‘Busy battlers’ keep going despite winter ills


office workers blowing noses

Worrying attitudes towards colds and flu have been highlighted by a new survey

Nearly 40% of Australian adults prefer to “push through regardless” and carry on as normal when they come down with a cold or the flu, the 2017 Immunity Index has found.

Commissioned by Cenovis, the data reveals that 37.8% of respondents identify as “busy battlers”.

Another 14.7% said they were “pharmacy fiends,” preferring to “take every cold and flu medication on the shelf” when they contract a winter ill. Only 4.1% “give in” to the illness.

The Index also showed that 43.7% of parents have sent their child to school or child care knowing they were sick: the most common reason (20.9%) was because “they weren’t full blown sick,” but other reasons included limited leave, not being able to afford the time off due to work pressures, and lack of suitable care options.

Worrying misconceptions also abounded: 18% of respondents believed that the flu could be treated with antibiotics, while a cold self-resolves, and 13.3% believe a cold tends to come on more suddenly, while flu symptoms build up over a day or two.

A worrying 6.6% of respondents said that “a cold morphs into the flu as the symptoms become worse”.

James Nevile, senior pharmacist at Amcal, told the AJP that in his experience, pharmacists are very likely to be “busy battlers” themselves.

“Sometimes when we see a busy person, they want something to relieve their symptoms so they can get back to work,” he says. “Fundamentally as pharmacists we have to understand what the patient wants out of their treatment, and in a nice way, encourage them to do the right thing: go home, rest, keep their fluids up and practise good hygiene.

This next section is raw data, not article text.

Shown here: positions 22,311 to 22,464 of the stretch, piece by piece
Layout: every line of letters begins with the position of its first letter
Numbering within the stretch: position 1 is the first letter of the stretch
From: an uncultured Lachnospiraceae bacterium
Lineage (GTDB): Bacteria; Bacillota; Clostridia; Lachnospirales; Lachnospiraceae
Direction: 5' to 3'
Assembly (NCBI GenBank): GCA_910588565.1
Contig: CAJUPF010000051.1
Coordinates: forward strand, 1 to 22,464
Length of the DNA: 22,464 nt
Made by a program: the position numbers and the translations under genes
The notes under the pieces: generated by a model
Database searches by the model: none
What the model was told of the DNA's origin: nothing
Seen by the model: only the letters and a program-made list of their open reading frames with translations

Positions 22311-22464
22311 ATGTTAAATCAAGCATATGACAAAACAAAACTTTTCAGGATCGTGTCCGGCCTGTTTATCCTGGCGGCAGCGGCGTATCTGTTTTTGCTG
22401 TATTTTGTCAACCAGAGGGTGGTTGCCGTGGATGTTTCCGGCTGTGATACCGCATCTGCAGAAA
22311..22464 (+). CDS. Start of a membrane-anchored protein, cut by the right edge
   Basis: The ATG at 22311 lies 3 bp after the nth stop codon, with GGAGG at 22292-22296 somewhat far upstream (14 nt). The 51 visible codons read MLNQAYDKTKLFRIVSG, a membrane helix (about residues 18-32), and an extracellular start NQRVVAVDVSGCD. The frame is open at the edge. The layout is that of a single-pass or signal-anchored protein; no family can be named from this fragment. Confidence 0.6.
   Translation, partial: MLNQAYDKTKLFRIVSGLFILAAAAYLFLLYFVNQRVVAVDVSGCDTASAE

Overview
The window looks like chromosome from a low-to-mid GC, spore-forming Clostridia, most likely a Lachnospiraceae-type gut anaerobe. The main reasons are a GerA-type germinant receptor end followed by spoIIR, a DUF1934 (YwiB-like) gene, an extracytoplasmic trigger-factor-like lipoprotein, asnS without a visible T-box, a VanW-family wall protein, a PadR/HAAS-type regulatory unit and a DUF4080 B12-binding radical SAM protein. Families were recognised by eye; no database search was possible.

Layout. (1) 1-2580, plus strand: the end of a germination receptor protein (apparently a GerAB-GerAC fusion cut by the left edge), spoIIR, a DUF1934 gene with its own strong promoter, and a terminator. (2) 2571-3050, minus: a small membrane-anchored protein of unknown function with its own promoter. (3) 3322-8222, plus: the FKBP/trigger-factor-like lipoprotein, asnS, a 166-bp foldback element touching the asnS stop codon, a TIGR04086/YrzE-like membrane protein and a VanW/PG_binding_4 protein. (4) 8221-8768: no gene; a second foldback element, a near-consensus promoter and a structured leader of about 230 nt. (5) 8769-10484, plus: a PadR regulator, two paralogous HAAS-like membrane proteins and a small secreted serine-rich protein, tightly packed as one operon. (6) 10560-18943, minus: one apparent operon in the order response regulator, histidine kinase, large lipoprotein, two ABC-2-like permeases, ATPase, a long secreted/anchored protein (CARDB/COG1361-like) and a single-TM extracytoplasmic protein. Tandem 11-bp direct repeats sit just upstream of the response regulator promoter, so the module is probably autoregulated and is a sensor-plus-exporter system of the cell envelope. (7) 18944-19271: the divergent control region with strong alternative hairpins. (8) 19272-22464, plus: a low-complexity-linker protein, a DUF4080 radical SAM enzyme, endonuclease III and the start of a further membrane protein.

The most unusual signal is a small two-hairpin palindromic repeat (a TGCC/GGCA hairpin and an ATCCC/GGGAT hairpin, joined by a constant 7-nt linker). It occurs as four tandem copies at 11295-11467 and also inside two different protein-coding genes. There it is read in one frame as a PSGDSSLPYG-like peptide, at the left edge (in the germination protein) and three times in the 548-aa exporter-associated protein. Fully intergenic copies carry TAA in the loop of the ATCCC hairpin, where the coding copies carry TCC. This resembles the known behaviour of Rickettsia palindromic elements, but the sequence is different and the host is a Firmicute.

“I think pharmacists are a bit worse than your average worker, purely because they know that if they don’t turn up to work, the pharmacy doesn’t open. So because of the rules around what’s required of them to do – holding the keys, being present at all times when the pharmacy is open – there is this feeling of obligation and that it’s necessary to go to work even if you’re not well.

“If you’re not well enough to be attending work, you should look for locum services; and you can reach out, if your pharmacy is in an area that’s not particularly isolated, to other pharmacies in your town or suburb that you have a relationship with.

“When these things occur, if you can in a collegiate way support one another, it’s a good thing – even if it means one pharmacist from a pharmacy nearby is able to come and open the store and operate it till a locum can arrive.”

Mr Nevile says that as well as encouraging busy battlers to stay home and not spread disease, pharmacists can help break down myths about colds and flu.

“It’s a very common misconception that either the common cold or flu can be treated with antibiotics, and we know there’s a lot more information out there promoting good antibiotic stewardship, which is fantastic,” he says.

“Anything pharmacists can do to support that, and help consumers understand that most of the time these conditions are caused by viruses and an antibiotic won’t help, is useful.”

He also encouraged pharmacists to help debunk the myth that colds can morph into flu, and help stop consumers conflating the two.

This is particularly important in the context of flu vaccination, he says.

“There is still a myth that ‘I got the flu vaccine last year and still got sick, so it didn’t work’,” he says.

“We need to make sure that consumers, especially those in high risk groups, understand the value of flu vaccination and why it’s a great idea for almost everybody.

“They need to understand that the cold they got last year wasn’t the flu, and that when you do get the flu you really know about it.”

It has been suggested that this year’s flu season could hit early, in late July, and that this year’s season may be particularly bad; however at least some of the increase could be simply due to increased notifications.

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